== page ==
I generally try not to hate on other women. Tearing each other down keeps us divided and easy to conquer. It definitely has something to do with why we don't make as much money in the workplace. It's not ladylike. But, so help me, there is something about Hannah Horvath that makes me want to say really devastatingly scathing things about her haircut.
I don't like "Girls." I don't like when it's compared to "Sex And The City," and I don't like hearing that it's the voice of my -- well, not generation, but demographic. And yet, I continue to watch it, mostly due to a prevailing sense that Lena Dunham has put in all those little things I find so irritating to force me to figure out why they irritate me.
From the beginning, I have found the show to be alienating. In Hannah, Dunham has created a character that goes against pretty much everything experience has taught me to be true: that you cannot behave like a narcissistic, self-absorbed, unprofessional brat and still get to have friends, a boyfriend, and a job that is fulfilling. It's difficult to relate to -- or to want to relate to -- someone who rejects so thoroughly the self-improvement that I have always found necessary to get good things in life.
I understand that Dunham is daring us to say that her flawed characters don't deserve to be loved. That because Hannah is whinily self-absorbed and her haircut looks like the group home mandated it after one too many peanut butter incidents (I'm sorry! I told you I was having mean thoughts!) she doesn't deserve to be loved by Adam, or have a sexy weekend with Patrick Wilson. Daring us to say that Adam doesn't deserve to be loved because he behaves like a fascist gorilla, has a history of verbal abuse, and frequently does things like slam Hannah's laptop shut as she's working because he has arbitrarily decided it's "BEDTIME NOW." Flawed people do deserve to be loved. 'Cause, I mean, like, we're all flawed. So what's different about the two I just described?
I would argue that the reason we love people in spite of their flaws -- or even, love their flaws -- is because of a general understanding, a mutual agreement, that though we all have little instances of weakness where those flaws get out and fly around the coop, we're all generally trying to be the best versions of ourselves that we can -- even if it's just to maintain the friends/boyfriend/job situation -- but hopefully, too, because we love and respect ourselves. So, when I watch Hannah take a personal phone call in the middle of an on-the-clock interview with Patti LuPone, ask her editor's widow for the name of another publisher, be masturbatorily self-indulgent about her OCD and eat ice cream in the middle of the day, I'm like, come on, bitch. If I don't get to do those things, neither do you.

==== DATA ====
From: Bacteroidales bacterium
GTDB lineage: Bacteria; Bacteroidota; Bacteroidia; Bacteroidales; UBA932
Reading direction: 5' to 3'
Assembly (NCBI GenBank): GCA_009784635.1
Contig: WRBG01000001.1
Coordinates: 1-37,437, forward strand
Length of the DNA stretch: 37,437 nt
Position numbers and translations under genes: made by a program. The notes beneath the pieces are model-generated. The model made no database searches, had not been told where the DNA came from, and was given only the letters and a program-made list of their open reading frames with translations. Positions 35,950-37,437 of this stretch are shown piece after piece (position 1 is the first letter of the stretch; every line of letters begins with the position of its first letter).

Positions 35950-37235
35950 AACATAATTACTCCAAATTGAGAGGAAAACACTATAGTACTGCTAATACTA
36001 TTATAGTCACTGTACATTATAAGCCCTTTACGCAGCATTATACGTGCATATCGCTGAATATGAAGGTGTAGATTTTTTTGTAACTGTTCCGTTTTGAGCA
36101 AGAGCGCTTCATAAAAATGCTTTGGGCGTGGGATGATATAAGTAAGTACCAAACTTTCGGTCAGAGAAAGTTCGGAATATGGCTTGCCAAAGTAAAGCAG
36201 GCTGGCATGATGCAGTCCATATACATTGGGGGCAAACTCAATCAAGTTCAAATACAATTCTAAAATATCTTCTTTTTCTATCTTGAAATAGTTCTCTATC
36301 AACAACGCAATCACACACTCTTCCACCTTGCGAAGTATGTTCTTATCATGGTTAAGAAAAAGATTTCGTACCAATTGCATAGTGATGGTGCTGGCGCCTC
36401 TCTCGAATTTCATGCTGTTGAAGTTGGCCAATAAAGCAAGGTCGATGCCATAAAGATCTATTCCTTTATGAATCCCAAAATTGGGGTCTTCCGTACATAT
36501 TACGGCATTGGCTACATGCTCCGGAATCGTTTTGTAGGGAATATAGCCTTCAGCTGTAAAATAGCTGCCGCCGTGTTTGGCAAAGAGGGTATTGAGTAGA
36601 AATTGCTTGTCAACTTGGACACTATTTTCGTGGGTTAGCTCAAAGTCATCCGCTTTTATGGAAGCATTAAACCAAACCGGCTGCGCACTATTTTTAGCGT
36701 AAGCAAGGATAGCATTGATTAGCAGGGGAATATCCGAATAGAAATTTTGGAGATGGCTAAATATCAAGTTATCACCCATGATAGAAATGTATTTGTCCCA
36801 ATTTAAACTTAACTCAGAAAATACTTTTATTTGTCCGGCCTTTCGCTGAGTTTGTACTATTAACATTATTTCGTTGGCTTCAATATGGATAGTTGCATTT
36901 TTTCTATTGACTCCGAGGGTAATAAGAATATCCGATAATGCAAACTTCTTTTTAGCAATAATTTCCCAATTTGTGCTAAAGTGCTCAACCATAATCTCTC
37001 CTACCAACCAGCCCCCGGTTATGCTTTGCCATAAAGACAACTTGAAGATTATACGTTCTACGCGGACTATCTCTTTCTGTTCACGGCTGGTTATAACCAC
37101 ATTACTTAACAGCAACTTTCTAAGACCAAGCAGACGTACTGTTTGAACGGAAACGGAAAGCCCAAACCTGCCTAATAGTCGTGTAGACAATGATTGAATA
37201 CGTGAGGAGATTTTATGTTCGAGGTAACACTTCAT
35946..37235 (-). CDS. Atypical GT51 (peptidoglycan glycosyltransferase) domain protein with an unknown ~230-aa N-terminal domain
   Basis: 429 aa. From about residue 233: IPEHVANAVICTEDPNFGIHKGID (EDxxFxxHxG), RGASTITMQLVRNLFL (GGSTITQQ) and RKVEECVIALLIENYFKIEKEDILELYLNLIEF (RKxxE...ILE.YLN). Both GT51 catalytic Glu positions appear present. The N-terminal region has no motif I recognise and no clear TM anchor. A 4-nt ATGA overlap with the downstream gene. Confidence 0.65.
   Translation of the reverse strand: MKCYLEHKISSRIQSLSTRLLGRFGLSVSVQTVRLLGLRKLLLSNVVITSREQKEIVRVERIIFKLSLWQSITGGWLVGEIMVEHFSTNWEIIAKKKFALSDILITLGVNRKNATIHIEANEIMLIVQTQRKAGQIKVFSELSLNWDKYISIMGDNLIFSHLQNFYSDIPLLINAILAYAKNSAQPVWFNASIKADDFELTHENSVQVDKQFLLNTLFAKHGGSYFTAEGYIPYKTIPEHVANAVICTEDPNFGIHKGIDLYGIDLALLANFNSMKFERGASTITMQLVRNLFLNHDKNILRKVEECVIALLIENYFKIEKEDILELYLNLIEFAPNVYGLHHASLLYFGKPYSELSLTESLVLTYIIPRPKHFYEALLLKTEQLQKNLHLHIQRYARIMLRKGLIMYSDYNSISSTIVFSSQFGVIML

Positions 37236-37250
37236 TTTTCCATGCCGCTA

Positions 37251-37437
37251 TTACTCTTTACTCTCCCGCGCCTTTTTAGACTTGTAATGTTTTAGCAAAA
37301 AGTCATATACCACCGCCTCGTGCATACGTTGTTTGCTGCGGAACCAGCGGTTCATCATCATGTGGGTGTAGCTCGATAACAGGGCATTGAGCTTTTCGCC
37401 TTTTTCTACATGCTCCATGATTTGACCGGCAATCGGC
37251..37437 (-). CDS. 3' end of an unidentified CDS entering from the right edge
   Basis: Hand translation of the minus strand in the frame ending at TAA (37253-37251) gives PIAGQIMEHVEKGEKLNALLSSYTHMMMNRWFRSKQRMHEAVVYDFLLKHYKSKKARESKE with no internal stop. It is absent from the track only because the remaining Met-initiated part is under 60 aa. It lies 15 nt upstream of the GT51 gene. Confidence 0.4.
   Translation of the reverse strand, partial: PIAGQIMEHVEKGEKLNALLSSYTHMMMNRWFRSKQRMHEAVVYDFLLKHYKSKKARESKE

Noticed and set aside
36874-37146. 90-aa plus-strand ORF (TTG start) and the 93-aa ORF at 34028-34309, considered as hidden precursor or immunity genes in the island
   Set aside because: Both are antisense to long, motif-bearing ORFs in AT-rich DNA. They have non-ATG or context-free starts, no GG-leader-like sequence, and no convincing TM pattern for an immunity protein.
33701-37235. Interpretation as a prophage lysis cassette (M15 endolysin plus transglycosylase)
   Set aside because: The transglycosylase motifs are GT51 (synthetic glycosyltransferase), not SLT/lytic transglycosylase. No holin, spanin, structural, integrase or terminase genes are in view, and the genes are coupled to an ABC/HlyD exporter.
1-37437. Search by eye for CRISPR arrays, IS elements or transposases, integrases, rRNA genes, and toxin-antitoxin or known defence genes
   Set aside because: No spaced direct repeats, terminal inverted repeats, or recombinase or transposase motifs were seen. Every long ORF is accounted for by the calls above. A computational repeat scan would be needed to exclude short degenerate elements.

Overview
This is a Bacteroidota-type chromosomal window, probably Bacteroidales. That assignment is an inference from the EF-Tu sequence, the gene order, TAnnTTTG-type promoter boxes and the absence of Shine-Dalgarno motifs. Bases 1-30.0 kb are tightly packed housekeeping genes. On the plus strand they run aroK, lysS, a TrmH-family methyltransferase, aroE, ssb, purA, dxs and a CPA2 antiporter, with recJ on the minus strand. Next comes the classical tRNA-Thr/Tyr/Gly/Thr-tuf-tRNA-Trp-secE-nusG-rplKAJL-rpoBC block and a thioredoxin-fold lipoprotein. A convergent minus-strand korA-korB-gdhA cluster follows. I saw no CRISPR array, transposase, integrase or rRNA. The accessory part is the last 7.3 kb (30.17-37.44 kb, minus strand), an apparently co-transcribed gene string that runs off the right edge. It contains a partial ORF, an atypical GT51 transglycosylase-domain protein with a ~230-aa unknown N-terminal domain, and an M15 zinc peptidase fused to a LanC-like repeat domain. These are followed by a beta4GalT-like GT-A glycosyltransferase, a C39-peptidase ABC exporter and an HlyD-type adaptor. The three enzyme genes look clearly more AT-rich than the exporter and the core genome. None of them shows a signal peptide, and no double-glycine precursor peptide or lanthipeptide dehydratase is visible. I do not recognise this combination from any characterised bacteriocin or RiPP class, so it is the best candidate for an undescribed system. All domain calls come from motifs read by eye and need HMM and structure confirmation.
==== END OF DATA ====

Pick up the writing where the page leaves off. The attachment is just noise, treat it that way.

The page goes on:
The iconic characters of "Sex And The City" have made plenty of mistakes as they've explored the territories of hooking up, messy dating, getting hurt, and sexual escapades -- all themes Dunham's girls have wrestled with as well. The difference is that Carrie, Miranda, Charlotte and Samantha are aspirational characters: they're socially adept and successful, they're amazing friends to each other, their fashion is killer, and they're playing active roles in their own destiny. Granted, they're in their 30s, so they could have been hot messes a decade prior. But when we meet them, they're living to the best of their abilities. Because I view them as positives, I want to put myself into their shoes -- er, Choos -- and in doing so, I figure out what I would do should I ever find myself on the receiving end of a breakup Post It, God forbid. I'm with them at their lowest, because as infuriating as it is to watch Carrie cheat on Aidan, I know it's one of those instances of weakness, rather than an inherent part of her character. "Sex And The City" functions as a parable in a way that "Girls" doesn't, and it has taught me important lessons about love, integrity, and female friendship.
Hannah, Marnie, Jessa, and Shoshanna are not girls I aspire to be. There is no need to try on any of their footwear.
A more apt comparison to make with "Girls" would be with "Louie." Though they're obviously very different, "Louie," like "Girls," shows us a flawed protagonist who is often quite frustrating. Watch the episode with the amazing Gaby Hoffmann and you'll see what I mean. In it, he is passive to the point of losing a girlfriend he probably would have liked to have kept. Like Hannah, Louie is overweight and not conventionally handsome. His appearance, self-deprecation, and honesty work to disarm us and bring us in to explore some really relatable human stuff with him, and the result is brilliant.
Dunham would probably point out to me here that we're much more accepting of hefty dudes on TV and at large, and she would be right. Even if I don't like how it manifests, she is undeniably putting up a very cool fight against some of the grosser aspects of Hollywood and attitudes towards women. I admire and respect her as an artist. Which is why I continue to watch the show, and why I'm waiting for her to reveal why, with this privilege she holds of being considered the voice of, well, young white middle class women, she has created characters who set the bar so low. With someone as emotionally intelligent as Dunham, I keep thinking surely this next episode will be the one where she reveals her cards, and it's all been leading to something greater than the sum of the show's irritating little parts, and maybe I'll even agree that she's our voice.
Or, she'll obsessively worry that whoever writes her obituary won't "get" her while eating a cupcake.